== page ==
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This is a question Your Weirdest Teacher

The strangest teacher at my school used to practice his lessons at night. We'd watch through the classroom windows as he did his entire lesson, complete with questions to the class and telling off misbehaving students.

Were your teachers as strange? Of course they were...

(, Wed 9 Nov 2005, 13:43)
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Argh! Teh Memories!
Nuns! Reverse!
Conveniently The Ancestral Home was opposite a primary school, so a few months after my 5th birthday I was marched across the road with my bright shiny new bag of coloured pencils and introduced to the slightly scary world of "school".
Enter Sister Mary Cyprian. A bitter, twisted Irish catholic nun with a chip on her shoulder the size of HMS Belfast. She marshelled twenty five of us into a classroom and began calling out names. As had the others I answered when my name was called and was rather surprised to be dragged to the front of the class by my hair, shoved forcefully into a corner and told to stay there in silence until she had time to think of how to deal with me.
For the next half hour the rest of the class had a lesson of some kind, no idea what, whilst I stood in a corner wondering what made me different, and why she hated me for it.
The other children are ushered outside to run around for breaktime. I am told to stay standing in the corner and pray for gods forgivness for my sins.
Having parents who considered god to be an outmoded relic of an obsolete belief system I had no idea what to do.
So asked how you did praying.
I was promptly dragged, screaming by now, being pulled along by your hair really hurts when you're five, to stand in the lunch hall as an example of wickedness for the other pupils.
Fortunately Mr. Keene, the deputy head and excellently sane person was close enough to hear me wailing and stepped in to find out what was happening.
He sat me down in a comfy chair with a book of bright colours and took the penguin off to have a quiet word. Which quickly escalated into the sound of high pitched harpy screaming punctuated with low pitched incredulous bellows.
Some little while later, and still slightly tearful I was gently escorted to a different classroom and introduced to Miss Prichard who was, as I considered it, a very nice lady. She didn't scream or shout when told my name. She gave me a pencil and asked me to write letters one at a time. That was easy.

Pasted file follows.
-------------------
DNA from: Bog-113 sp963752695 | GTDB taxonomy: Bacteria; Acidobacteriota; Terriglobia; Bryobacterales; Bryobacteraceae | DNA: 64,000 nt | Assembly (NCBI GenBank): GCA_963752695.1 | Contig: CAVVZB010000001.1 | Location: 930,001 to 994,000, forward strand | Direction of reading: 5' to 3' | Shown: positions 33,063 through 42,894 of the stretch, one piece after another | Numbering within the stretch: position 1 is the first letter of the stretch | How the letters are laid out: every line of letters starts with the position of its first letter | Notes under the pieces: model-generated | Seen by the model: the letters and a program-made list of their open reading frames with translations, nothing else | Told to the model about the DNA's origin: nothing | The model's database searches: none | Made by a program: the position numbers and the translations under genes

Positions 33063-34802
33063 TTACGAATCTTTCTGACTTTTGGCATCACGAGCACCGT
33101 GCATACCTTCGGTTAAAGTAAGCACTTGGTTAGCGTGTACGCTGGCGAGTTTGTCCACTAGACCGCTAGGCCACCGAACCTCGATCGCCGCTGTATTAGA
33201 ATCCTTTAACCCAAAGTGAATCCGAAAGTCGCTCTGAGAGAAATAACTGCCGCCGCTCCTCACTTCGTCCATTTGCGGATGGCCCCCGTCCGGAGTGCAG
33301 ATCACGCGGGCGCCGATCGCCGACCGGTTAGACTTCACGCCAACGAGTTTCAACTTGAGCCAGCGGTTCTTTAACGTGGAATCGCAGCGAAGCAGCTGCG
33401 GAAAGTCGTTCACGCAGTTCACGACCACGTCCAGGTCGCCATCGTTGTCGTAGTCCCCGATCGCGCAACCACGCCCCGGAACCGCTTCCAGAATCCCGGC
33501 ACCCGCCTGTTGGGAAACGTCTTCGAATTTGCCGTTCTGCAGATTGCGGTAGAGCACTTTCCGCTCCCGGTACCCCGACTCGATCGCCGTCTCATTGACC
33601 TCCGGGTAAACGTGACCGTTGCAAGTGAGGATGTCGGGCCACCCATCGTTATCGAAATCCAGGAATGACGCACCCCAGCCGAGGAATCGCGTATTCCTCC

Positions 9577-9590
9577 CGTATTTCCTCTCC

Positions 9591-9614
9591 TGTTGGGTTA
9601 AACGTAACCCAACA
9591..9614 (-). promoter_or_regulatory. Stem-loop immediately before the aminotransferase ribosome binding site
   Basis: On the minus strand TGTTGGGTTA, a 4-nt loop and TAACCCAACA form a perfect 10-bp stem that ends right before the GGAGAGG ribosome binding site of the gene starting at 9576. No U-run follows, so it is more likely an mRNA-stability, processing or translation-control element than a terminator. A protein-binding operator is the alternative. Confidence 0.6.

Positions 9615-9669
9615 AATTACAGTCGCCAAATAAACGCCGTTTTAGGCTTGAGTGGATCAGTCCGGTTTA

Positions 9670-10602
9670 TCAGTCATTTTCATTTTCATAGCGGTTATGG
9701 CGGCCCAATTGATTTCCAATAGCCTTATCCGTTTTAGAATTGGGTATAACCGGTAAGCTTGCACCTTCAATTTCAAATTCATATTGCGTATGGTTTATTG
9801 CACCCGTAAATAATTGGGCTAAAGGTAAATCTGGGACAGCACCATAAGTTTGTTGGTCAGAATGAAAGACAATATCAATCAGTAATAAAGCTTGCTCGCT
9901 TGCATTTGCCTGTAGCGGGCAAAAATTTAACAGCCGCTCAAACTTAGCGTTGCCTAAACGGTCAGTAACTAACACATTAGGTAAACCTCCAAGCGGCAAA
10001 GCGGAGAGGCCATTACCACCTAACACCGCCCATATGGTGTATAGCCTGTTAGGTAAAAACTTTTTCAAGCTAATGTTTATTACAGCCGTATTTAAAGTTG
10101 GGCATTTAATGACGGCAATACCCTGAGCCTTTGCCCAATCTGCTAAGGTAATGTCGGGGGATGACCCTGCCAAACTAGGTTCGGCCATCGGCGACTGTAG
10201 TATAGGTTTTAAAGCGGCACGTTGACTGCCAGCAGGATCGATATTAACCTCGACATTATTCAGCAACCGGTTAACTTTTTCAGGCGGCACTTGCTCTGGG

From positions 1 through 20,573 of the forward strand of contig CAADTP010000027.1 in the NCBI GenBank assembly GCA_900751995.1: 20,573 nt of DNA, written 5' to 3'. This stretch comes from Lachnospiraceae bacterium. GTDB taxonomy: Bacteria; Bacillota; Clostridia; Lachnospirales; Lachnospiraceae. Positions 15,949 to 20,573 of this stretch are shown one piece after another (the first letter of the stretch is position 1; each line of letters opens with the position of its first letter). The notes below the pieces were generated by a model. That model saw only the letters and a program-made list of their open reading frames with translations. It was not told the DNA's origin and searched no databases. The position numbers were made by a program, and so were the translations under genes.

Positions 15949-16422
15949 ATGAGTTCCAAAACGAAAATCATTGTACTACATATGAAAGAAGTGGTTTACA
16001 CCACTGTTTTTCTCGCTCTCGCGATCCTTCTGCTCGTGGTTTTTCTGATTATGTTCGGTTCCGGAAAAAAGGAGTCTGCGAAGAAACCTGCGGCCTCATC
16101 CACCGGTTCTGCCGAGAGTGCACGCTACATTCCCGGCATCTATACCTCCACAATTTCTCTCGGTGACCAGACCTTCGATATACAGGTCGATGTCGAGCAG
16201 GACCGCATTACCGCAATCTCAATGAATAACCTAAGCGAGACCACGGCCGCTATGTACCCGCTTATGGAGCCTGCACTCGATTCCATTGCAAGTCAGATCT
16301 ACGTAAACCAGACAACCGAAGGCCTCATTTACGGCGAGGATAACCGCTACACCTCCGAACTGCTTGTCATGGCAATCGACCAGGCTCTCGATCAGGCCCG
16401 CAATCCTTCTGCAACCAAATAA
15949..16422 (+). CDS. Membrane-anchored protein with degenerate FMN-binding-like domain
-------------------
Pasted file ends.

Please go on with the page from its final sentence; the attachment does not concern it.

Reasons ? Well it was almost seven years later before I found out exactly what the hell that and other incidents, including a certain nun with a meter rule and me with two broken fingers, were all about.
Leaving the school and final interviews with Mr. Keene, now headmaster, I finally got to ask him why the nuns hated me so much, why they were prone to flying into fits of rage at the very sound of my voice and basically refusing to actually teach me anything.
He hauled out my school record, a large file in two distict sections , pulled a piece of yellowing paper from the front and handed it to me.
It was the form my parents had filled in to apply for a place at the school. Beutifully headed at the top with the words "St. Albans and St. Stephens Catholic School" and with a little box half way down labeled "Religion". It was completely filled with the word "NONE" writ large in my father's bold handwriting, which had been crossed out several times. Scribbled in beside it, in the same hand as that in the box reserved for the school admittance board the four deadly letters "C of E".

Thirty years ago now, but I still _really_ hate Nuns.
(, Mon 14 Nov 2005, 16:40, Reply)

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